Starting in August, Dr. Scott Gaudi will be the Director of Undergraduate Studies for the Department of Astronomy.
Beginning August 1, David Zach will start working for the Departments of Astronomy and Physics as a staff undergraduate advisor. Mr. Zach as most recently served as an advisor for STEM students (principally pre-med) at Penn State. You will receive email or other communication when he is ready to see students.
For the past several years, I have had the great pleasure of being the principal undergraduate advisor and Director of Undergraduate Studies for the Department of Astronomy. It has been a joy to work with all of you and your predecessors in the Astronomy and Astrophysics major.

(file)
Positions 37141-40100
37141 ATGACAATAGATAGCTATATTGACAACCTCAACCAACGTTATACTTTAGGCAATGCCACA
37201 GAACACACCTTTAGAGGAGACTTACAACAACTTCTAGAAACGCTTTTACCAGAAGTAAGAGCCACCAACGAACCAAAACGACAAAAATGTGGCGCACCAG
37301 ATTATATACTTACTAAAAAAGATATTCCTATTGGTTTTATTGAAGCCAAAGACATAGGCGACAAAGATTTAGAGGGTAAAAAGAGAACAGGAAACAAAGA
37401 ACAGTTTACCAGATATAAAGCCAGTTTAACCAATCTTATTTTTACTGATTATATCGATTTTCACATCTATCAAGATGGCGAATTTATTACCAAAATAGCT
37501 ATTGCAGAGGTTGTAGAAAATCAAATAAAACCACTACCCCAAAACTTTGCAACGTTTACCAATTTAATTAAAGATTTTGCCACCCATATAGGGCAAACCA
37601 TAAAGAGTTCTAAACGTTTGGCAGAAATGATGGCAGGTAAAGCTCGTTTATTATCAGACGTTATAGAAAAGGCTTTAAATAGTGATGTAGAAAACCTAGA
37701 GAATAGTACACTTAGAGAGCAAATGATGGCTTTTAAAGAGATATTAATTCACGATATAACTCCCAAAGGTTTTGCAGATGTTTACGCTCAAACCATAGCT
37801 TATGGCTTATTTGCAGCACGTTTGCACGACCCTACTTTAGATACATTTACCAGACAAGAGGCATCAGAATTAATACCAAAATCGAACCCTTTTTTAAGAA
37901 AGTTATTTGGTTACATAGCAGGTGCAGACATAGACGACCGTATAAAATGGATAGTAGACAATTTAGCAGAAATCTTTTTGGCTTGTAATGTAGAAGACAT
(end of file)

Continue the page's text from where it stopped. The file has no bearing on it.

But now it is time for me to move on. During the next few months, I will be stepping down from my position in order to devote more time to my teaching and my research. I do not view these activities as more important than advising, but as other ways I can continue to serve you as you grow and advance in the sciences. The leadership in the Astronomy Department has fully supported me in this decision, and are strongly committed to maintaining a vigorous and welcoming program in the years ahead.
During this time, the Department will be making many changes to the undergraduate advising. There will be a new Director of Undergraduate Studies and an expanded Undergraduate Studies Committee, and the new people will undoubtedly bring a number of fresh ideas for what the major will be like in the years ahead. Together with the Department of Physics we will be hiring a staff advisor, and this will result in increased services in recruitment, enrollment, degree planning, and career advice. Please continue to follow this blog for updates on these and other changes, and for information about the services we will offer as the new academic year begins.